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WASHINGTON — After more than two years of study and deliberation, President Trump and his son-in-law, Jared Kushner, have decided to take a businessman’s approach to Middle East peace: They will try to buy their way to a deal.
On Sunday, Mr. Trump and Mr. Kushner finally opened their long-awaited drive for what the president has called “the deal of the century” by announcing that the United States would hold an “economic workshop” in Bahrain next month to produce strategies to invest in the Palestinians and other Arabs.
The idea is to secure financial commitments from wealthy Persian Gulf states as well as donors in Europe and Asia to induce the Palestinians and their allies to make political concessions to resolve the decades-old conflict with Israel. The White House has indicated that it is seeking tens of billions of dollars but would not identify a precise figure; diplomats and lawmakers have been told the goal is about $68 billion for the Palestinians, Egypt, Jordan and Lebanon.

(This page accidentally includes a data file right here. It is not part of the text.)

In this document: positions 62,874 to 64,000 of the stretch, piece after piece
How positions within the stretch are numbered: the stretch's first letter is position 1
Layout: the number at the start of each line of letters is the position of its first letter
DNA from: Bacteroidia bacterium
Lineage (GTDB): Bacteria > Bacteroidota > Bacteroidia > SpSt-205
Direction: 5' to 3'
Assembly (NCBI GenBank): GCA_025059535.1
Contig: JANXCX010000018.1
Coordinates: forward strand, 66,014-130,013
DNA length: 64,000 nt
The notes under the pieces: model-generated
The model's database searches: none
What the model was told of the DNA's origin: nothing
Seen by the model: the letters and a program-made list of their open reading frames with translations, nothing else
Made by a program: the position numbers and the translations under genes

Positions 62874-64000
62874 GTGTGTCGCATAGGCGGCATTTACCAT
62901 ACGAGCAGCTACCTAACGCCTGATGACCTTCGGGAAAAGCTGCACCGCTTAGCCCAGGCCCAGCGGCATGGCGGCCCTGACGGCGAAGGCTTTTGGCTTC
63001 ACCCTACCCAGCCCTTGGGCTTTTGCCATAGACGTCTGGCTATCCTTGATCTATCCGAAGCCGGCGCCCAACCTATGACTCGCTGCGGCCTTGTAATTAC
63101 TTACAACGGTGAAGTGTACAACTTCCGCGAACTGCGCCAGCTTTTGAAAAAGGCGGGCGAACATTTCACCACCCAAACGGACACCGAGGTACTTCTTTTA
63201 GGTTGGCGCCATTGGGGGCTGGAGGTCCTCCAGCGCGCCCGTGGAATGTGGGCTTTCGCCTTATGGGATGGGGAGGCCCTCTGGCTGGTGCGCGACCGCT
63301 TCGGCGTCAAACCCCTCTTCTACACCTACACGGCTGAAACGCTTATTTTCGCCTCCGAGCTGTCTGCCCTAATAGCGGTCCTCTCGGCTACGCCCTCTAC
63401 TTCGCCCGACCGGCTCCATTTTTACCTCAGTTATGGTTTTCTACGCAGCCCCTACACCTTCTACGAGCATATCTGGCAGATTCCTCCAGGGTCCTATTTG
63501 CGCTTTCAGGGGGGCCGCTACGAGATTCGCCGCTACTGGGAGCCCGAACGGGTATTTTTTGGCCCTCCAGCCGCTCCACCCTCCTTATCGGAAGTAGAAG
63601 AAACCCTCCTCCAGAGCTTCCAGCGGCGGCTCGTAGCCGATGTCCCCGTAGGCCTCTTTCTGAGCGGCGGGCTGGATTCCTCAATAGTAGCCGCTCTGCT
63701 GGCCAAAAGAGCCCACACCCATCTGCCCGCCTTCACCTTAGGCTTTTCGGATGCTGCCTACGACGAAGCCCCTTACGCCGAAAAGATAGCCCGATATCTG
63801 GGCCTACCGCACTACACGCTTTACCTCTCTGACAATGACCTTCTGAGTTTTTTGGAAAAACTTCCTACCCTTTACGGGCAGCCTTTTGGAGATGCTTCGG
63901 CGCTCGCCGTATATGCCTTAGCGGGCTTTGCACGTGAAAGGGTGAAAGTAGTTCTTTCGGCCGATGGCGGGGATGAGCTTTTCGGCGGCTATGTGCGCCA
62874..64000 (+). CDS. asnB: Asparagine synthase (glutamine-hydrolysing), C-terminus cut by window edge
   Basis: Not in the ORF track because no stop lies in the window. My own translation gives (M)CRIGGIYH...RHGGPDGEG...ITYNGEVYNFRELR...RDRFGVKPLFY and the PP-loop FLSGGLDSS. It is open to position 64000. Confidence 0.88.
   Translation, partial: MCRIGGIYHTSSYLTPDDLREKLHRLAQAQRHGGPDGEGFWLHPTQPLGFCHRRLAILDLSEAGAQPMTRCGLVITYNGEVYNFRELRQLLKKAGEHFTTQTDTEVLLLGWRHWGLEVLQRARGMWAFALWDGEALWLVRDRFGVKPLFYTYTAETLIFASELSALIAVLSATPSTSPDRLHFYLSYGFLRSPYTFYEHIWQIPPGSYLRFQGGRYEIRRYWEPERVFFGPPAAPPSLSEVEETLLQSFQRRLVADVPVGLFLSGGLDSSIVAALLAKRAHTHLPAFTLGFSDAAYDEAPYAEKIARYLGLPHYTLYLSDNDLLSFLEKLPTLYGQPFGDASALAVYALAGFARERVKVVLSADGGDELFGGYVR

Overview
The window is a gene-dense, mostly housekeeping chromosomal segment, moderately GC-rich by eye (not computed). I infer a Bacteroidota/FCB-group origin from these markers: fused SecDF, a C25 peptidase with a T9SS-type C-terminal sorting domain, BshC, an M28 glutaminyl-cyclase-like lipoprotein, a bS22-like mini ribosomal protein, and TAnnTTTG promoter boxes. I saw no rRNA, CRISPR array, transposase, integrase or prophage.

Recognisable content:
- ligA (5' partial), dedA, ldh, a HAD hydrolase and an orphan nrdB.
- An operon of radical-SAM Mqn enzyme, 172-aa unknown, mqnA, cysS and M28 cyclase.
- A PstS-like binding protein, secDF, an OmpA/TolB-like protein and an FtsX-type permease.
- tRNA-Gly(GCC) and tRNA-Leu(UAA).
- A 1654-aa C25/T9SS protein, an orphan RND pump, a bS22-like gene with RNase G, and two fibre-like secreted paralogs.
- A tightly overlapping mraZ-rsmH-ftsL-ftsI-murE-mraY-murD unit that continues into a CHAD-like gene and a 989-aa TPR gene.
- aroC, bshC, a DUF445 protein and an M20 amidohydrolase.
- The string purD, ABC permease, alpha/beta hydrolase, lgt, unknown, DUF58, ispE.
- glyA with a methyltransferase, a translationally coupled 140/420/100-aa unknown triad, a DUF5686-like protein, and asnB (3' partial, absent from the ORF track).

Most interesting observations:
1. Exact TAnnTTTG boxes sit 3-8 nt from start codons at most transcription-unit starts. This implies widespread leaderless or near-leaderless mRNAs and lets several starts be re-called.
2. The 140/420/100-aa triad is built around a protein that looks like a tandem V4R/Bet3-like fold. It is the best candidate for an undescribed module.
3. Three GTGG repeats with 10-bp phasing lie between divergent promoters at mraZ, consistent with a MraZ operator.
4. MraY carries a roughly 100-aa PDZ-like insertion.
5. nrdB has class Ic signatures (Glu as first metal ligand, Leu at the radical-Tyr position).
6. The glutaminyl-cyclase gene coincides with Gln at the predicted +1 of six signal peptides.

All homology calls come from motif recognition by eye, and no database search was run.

“This workshop is a pivotal opportunity to convene government, civil society and business leaders to share ideas, discuss strategies and galvanize support for potential economic investments and initiatives that could be made possible by a peace agreement,” the White House said in a statement.
But the international community has held economic conferences to benefit the Palestinians before without leading to peace, and veterans of past negotiations have expressed deep skepticism that Mr. Trump’s effort will gain traction where previous efforts failed.
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